Lines, blobs and blots in Pages, Studies, Notes


The monochrome is a recurring motif in Jurek Wybraniec’s work. Over three decades of practice, fields of colour—often in process blue, process yellow, and a specific birthday-cake shade of pink—manifest variously as textured paint, pegboard, laser-etched acrylic sheets, a custom-made inflatable.

In his new exhibition Pages, Studies, Notes, Wybraniec has pared his materials back to ink on paper: “Two areas,” he says, “that I haven’t explored before.” Embracing the mobility of this medium, the artist has followed strict parameters, selecting paper in standard A sizes. Placing an A4 sheet of paper on an A3, he “quickly floods the [smaller] sheet of paper with a fairly rough application” of ink, using the larger sheet as a blotter. This process is repeated, each time moving the smaller sheet around so that the larger paper gradually builds up layers of ink, with “areas of heavy application on the edge and lighter application in the middle.”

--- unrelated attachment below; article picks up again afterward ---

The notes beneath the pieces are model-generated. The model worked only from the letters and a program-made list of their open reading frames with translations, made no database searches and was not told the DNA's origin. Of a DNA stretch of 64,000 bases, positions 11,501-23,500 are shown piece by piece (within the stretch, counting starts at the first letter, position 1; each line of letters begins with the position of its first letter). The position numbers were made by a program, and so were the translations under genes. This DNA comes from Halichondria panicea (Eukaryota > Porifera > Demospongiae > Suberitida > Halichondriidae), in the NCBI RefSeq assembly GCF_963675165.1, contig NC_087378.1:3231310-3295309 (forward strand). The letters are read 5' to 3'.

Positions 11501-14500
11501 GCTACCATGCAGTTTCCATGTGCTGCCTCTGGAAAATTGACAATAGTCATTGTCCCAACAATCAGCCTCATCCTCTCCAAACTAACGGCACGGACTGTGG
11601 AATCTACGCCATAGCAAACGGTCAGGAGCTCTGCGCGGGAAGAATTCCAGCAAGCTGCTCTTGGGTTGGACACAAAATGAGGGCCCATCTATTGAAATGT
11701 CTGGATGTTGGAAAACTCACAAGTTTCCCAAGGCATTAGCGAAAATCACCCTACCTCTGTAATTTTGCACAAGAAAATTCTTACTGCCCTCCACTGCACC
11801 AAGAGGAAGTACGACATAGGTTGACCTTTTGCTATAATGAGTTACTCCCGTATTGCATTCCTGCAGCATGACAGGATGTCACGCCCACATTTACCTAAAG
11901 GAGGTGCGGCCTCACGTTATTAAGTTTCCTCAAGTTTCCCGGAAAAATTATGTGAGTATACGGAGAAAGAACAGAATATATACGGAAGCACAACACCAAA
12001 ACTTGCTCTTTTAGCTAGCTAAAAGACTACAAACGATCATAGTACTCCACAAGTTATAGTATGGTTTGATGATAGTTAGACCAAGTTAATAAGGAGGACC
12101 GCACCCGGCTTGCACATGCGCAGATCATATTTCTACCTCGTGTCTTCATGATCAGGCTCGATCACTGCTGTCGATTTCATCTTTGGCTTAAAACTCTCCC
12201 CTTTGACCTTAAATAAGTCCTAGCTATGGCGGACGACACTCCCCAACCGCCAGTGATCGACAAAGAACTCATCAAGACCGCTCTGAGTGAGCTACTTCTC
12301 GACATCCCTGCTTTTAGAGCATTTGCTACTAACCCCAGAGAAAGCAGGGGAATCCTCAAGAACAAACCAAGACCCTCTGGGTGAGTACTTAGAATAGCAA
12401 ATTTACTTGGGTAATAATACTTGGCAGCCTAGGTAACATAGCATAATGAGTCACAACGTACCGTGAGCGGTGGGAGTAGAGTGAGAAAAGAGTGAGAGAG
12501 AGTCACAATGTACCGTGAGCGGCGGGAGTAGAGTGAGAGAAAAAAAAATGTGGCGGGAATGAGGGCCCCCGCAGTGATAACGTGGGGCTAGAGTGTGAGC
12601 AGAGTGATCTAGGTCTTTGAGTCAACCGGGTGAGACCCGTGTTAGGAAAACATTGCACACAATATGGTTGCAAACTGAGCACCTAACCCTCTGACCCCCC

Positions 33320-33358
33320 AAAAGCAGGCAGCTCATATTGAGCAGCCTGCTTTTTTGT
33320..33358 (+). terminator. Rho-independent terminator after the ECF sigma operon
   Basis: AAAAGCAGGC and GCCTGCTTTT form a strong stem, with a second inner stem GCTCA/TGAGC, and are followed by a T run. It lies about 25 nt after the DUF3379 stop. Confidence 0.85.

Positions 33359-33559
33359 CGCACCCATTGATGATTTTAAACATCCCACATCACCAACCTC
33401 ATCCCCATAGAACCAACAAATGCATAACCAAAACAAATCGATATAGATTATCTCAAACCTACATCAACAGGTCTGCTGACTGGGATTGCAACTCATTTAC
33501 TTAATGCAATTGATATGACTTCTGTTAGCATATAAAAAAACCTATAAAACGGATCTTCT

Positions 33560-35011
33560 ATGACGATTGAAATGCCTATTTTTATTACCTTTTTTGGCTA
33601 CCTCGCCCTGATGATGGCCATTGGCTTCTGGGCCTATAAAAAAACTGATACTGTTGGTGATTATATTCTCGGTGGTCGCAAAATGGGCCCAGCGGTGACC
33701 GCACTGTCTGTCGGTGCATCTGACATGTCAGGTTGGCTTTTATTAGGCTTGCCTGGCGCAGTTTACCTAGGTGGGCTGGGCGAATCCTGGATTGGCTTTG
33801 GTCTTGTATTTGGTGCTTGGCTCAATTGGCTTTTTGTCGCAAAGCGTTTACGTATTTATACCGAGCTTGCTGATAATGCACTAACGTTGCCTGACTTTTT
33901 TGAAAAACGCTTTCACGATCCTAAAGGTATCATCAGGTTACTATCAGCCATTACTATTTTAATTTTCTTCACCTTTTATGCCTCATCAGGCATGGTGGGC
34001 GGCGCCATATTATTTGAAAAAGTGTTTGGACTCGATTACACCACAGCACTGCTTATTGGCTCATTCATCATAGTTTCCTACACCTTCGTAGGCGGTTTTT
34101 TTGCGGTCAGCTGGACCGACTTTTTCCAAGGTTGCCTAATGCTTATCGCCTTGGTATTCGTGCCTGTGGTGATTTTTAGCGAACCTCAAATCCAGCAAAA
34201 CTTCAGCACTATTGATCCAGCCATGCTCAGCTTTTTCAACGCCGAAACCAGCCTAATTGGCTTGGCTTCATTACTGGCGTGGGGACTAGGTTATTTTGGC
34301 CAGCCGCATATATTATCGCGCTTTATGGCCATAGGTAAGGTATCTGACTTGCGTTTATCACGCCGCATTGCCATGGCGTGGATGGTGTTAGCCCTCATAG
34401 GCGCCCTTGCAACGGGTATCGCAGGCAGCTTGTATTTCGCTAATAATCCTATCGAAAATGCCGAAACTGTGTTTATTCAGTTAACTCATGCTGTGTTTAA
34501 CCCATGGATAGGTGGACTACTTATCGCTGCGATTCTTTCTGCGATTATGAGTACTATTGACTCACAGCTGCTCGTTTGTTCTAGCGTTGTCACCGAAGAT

In contrast to the near-uniform field of colour on the smaller sheet, the larger sheet bears gestural “brush marks, drips and spatters” that reveal the qualities of the medium. Later collaged into different colour combinations, there is something diaristic about these works. “I see them as raw,” Wybraniec explains, “hence the title.” Also exhibited are remnants from the process: larger sheets of paper that served as drying surfaces for wet sheets, catching “remnant ink that collects on the edge of the paper, leaving lines, blobs and blots” in alluring polychromatic grids. This “anchors the work to the studio,” the artist says.

For this series, Wybraniec cites as influences still-life painter Giorgio Morandi and German film director Rainer Werner Fassbinder. “Both of those managed to capture something else I was trying to look at,” he says, “which was a stillness: something held in place.”

Pages, Studies, Notes
Jurek Wybraniec
Art Collective WA
24 April—22 May

This article was originally published in the May/June 2021 issue of Art Guide Australia.

Preview Words by Anna Dunnill